The violence in Syria has gone up markedly in the past two weeks, with massacres in at least two Sunni villages and sharp skirmishes between government forces and the rebel opposition in several cities. The United Nations has had to suspend its monitoring inside the country.
The increase in rebel activity can be ascribed to various sources, but the precise intent of President Bashar al-Assad’s regime in its murderous reprisals is unclear. Most external powers, other than Russia and Iran, want Assad out, but beyond that, there is very little unity at all. Meanwhile, the violence in Syria is spiraling out of control.
In recent months the forces of the Free Syrian Army (FSA) showed little ability to stand up to government troops in the cities of Homs, Idlib and Deraa. Yet last week the rebels demonstrated greater tenacity and probably greater numbers as well. Where did the FSA’s sudden effectiveness come from? Several sources are likely.
First, angered citizens and deserting soldiers have fled into Turkey, where they have trained in basic infantry tactics, either from deserting Syrian commissioned and non-commissioned officers or from North Atlantic Treaty Organization cadres. Second, the recent massacres may have significantly accelerated desertions from the regular army, which after all is largely made up of Sunni conscripts more sympathetic to the opposition than to the Alawite regime.
Third, recent massacres in Houla and Mazraat al-Qubair may have increased popular outrage toward the regime, made the sectarian aspects of the conflict more salient, and encouraged young Sunnis to take up arms. Fourth, proximity to Sunni regions of Iraq may have encouraged Iraqis to take up the Sunni cause inside Syria or to send in weaponry before returning attention to the campaign against the Shi’ite government in Baghdad, which is of course allied to the one in Damascus.
It is unclear that the US is arming the rebels as is often claimed. It is probably more accurate to say the US has no clear policy besides vocal criticism of the regime. US support may be irrelevant, as the rebels have numerous ways of obtaining weapons without US or NATO help. Arms bazaars in Lebanon are nearby, well stocked and, as often as not, Sunni in nature and hostile to their own Hezbollah Shi’ites. Well-established Sunni networks pervade the region: Sunni insurgents in Iraq, the Muslim Brotherhood, and Salafi groups all have clandestine channels for moving personnel and weapons.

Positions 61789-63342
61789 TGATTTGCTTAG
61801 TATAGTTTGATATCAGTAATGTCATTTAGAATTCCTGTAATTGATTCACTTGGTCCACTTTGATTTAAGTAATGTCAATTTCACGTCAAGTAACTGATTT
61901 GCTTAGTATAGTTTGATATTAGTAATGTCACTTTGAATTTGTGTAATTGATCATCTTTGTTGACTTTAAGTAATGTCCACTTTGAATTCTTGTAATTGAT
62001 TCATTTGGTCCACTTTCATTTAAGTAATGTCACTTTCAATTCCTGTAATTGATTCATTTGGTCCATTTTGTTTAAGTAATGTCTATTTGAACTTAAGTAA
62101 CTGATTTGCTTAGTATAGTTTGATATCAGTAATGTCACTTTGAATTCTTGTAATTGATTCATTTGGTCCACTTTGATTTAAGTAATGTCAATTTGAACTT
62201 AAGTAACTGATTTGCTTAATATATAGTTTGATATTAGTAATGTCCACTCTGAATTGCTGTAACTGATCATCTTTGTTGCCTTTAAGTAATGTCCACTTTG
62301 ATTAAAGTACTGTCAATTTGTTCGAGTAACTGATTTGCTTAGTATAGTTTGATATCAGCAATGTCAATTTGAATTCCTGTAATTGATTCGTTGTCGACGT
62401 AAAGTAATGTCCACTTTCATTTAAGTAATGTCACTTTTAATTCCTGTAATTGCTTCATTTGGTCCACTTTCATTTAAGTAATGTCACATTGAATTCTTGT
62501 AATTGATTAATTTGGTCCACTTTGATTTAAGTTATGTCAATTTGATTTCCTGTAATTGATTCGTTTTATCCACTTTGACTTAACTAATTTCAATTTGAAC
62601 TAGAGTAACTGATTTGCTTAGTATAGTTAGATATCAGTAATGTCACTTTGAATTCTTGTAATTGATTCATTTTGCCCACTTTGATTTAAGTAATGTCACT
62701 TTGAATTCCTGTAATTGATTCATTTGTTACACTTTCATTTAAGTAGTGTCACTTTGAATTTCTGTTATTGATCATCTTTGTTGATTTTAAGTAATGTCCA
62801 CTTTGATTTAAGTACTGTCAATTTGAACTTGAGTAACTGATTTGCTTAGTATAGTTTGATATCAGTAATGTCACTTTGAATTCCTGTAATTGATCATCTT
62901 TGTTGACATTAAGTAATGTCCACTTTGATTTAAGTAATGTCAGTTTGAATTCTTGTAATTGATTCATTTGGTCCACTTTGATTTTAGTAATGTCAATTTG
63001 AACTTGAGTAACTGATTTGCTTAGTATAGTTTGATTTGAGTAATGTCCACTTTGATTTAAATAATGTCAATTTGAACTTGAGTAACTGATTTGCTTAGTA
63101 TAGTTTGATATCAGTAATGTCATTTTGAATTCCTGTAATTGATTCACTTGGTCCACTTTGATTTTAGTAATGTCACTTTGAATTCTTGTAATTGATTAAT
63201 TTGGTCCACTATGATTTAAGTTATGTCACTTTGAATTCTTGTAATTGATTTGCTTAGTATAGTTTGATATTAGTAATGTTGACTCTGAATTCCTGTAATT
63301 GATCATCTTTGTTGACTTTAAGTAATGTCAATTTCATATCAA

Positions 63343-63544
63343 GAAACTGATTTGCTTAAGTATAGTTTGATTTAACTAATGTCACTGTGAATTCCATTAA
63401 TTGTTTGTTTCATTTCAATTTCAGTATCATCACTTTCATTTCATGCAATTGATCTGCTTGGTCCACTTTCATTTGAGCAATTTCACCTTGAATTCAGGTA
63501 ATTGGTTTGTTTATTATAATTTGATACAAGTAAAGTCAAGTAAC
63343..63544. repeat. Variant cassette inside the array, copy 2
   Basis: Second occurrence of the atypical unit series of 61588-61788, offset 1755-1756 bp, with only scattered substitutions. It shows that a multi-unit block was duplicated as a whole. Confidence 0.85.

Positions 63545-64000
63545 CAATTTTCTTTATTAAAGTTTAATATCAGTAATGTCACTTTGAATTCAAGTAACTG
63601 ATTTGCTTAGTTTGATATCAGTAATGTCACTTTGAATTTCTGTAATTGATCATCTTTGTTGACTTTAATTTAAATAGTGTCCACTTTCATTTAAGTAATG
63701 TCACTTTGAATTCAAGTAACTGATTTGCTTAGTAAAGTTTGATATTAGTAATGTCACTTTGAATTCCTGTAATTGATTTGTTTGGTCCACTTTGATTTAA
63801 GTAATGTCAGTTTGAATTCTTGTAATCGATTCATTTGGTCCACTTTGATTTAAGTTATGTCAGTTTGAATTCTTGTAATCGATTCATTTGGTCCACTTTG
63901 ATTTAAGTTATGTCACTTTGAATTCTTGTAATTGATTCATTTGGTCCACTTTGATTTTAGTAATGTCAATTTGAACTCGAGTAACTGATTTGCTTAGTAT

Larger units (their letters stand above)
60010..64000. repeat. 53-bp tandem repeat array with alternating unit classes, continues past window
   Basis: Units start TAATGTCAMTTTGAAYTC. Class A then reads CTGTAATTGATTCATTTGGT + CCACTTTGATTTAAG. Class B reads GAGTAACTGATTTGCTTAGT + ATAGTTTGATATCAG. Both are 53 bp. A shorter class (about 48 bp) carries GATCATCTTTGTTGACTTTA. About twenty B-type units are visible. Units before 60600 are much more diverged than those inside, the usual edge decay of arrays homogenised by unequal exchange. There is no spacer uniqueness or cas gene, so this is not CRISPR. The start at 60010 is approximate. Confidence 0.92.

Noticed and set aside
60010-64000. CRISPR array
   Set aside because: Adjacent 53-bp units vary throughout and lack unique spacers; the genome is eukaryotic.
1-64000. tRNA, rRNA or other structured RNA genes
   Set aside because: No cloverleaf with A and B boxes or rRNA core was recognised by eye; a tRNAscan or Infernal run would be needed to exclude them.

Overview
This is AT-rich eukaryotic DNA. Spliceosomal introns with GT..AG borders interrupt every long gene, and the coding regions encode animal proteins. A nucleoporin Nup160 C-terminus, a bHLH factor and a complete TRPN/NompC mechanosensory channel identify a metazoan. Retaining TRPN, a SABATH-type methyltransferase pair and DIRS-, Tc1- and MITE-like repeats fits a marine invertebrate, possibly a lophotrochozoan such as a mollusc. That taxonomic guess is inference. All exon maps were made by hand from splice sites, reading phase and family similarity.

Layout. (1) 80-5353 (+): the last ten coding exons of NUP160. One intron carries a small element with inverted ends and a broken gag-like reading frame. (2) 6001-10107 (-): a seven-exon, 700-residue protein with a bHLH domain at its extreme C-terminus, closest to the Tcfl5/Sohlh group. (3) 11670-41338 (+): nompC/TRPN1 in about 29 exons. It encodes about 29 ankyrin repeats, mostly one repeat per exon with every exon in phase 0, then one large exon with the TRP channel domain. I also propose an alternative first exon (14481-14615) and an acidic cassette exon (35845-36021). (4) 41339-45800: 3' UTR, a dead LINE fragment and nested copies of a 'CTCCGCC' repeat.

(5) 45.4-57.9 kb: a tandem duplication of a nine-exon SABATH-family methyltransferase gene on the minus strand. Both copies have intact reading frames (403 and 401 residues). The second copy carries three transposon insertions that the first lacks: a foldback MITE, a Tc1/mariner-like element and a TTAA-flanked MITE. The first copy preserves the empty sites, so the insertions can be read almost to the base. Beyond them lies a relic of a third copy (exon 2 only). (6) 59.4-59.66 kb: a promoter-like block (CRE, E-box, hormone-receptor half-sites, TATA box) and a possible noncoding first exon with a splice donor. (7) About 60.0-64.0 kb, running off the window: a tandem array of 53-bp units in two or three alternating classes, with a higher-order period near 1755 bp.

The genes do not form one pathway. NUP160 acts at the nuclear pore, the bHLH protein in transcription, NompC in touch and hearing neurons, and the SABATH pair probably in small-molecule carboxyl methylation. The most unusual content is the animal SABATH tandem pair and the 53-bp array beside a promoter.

Perhaps most important, Saudi Arabia and other Sunni petro-states such as Qatar and the United Arab Emirates have made it their mission to oust Assad and bring Syria, or parts of it, into their anti-Iran camp. Their determination is almost as deep as their pockets. These powers may well be responsible for the introduction of anti-tank weapons that Syrian rebels have been using in recent days against armored vehicles and supply convoys. They bestowed Russian AT-3 Sagger missiles on the Libyan rebels last year to good effect.
The recent tenacity of rebel forces is not enough to guarantee Assad’s ouster. Other scenarios are possible. The regime’s vicious repression could grind down the rebellion just as it did a few weeks ago, with rebel forces taking egregious casualties and unable to persist – at least not in the immediate future. Alternatively, there could be a coup or the appearance of one, with Assad going into exile but his regime holding on. Events in Yemen and Egypt, where power holders have stepped down but left relatives and associates in power, will likely make this scenario unacceptable to Syrian rebels.
A third scenario is the disintegration of the regime and, more significant for world affairs, of Syria’s territorial integrity. The Kurdish northeast could take advantage of the chaos and break away to integrate with the Kurdish region of northern Iraq, which is all but independent of the government in Baghdad.